Yes, every aspect of this film is absolutely stunning, and it's a triumphant climax for a director that has made his mark on the business the last four years. This film is very polarizing - a sign of a truly great work of art - but for me it's a masterpiece on every level. In terms of the films of Yorgos Lanthimos, it is likely his most accessible to date, but it is still not for the feint of heart. There is a lot of raunchiness here, and that will likely discourage some viewers. But for those that are willing to step outside their comfort zone and try something new, to say The Favourite is for you is something of an understatement.
The Critique: The best film of 2018 so far, The Favourite is a raunchy, unapologetic, and tense drama featuring masterful performances from its entire ensemble.
The Recommendation: If you're ok with weird and risqué, then this is absolutely for you. If not.....your loss.
The Verdict: 10/10 Perfect.
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A total disaster
Fantastic Beats: The Crimes of Grindelwald (2018): The second installment of the "Fantastic Beasts" series set in J.K. Rowling's Wizarding World featuring the adventures of magizoologist Newt Scamander.
I was actually pretty excited to see this new entry into the Fantastic Beasts series. I was a shockingly huge fan of the original installment, Fantastic Beasts and Where to Find Them, in part due to the magical performances of Eddie Redmayne, Ezra Miller, and especially Katherine Waterston. The dynamics between Newt, (Redmayne) Tina, (Waterston) Quennie, (Alison Sudol) and "muggle" Jacob (Dan Fogler) were compelling to me, and were reminiscent of the wonderful relationship of Harry, Hermione, and Ron which grounded the original Harry Potter series. However, writer J.K. Rowling, (who was given full autonomy over this film's script and the direction of this series, for that matter) and director David Yates clearly did not see the groundwork of this series the same way I did. Instead, they chose to focus the second installment of this franchise on the weak and uninteresting villain, Grindelwald, so they could hand over the face of this franchise to.......Johnny Depp? Seriously? (Oscar! Is that really Johnny Depp helming a major movie franchise in 2018? ARE YOU SURE?) I mean, I know there are like five more of these things, but why go all-in on freaking Johnny Depp? No wonder J.K. Rowling went out of her way to defend Johnny Depp after he found himself on the wrong side of the #MeToo movement. Most of the decisions made in this film make no sense, and it's all covered by this weird level of "prestige." As if J.K. Rowling fully believes this franchise will be every bit as culturally impactful as the original Harry Potter franchise. All of this combines for an installment that is so bad it honestly makes me want to revisit the original Fantastic Beasts and figure out why I liked that one so much. I am questioning my very sanity, right now. It's not good.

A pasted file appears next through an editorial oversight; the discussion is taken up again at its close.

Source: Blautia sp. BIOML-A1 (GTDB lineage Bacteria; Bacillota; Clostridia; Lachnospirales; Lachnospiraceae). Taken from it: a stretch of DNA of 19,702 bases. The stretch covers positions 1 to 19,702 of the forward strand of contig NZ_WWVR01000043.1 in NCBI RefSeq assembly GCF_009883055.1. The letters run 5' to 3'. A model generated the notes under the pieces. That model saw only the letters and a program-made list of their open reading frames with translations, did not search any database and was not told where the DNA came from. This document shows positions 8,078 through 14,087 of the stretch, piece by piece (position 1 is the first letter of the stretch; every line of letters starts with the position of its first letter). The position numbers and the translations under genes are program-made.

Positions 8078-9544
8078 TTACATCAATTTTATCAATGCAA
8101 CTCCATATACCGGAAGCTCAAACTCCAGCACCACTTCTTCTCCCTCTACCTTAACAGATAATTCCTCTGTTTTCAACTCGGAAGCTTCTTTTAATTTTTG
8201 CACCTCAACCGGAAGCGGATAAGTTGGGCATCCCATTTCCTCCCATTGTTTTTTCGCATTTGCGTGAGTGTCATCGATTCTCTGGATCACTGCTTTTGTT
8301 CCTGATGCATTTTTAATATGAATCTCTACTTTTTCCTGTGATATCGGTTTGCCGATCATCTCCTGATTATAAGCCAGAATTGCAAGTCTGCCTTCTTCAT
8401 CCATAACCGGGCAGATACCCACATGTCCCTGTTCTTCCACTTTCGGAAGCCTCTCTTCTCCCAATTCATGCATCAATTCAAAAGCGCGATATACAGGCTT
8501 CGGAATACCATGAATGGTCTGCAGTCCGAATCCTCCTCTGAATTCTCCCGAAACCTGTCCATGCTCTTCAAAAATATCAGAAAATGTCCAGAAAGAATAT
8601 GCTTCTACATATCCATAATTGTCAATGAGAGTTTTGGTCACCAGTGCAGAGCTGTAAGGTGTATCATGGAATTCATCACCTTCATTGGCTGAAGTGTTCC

So, uhhhhhhh, good things. Ezra Miller is good! I mean I think Ezra Miller should be in everything ever so of course I would enjoy Credence. Honestly, Credence is basically the only saving grace of this film. His arc is far more interesting than what I remember in the first one: he's more of a flawed character struggling to find his purpose versus a sort of comic book villain that everyone is seeking for some reason. While it will be largely overshadowed by how much of a comic book villain Grindelwald is, J.K. Rowling is doing a pretty good job with Credence thus far. Minus the completely RIDICULOUS "twist" at the end of this film. Also, Dumbledore is cool. Jude Law is essentially playing himself, but I'm ok with that. Also, the "fantastic beasts" are still cool! They look good, as they should in a big budget film in 2018, but it's still worth mentioning when you're struggling to find anything decent to mention in this dumpster fire.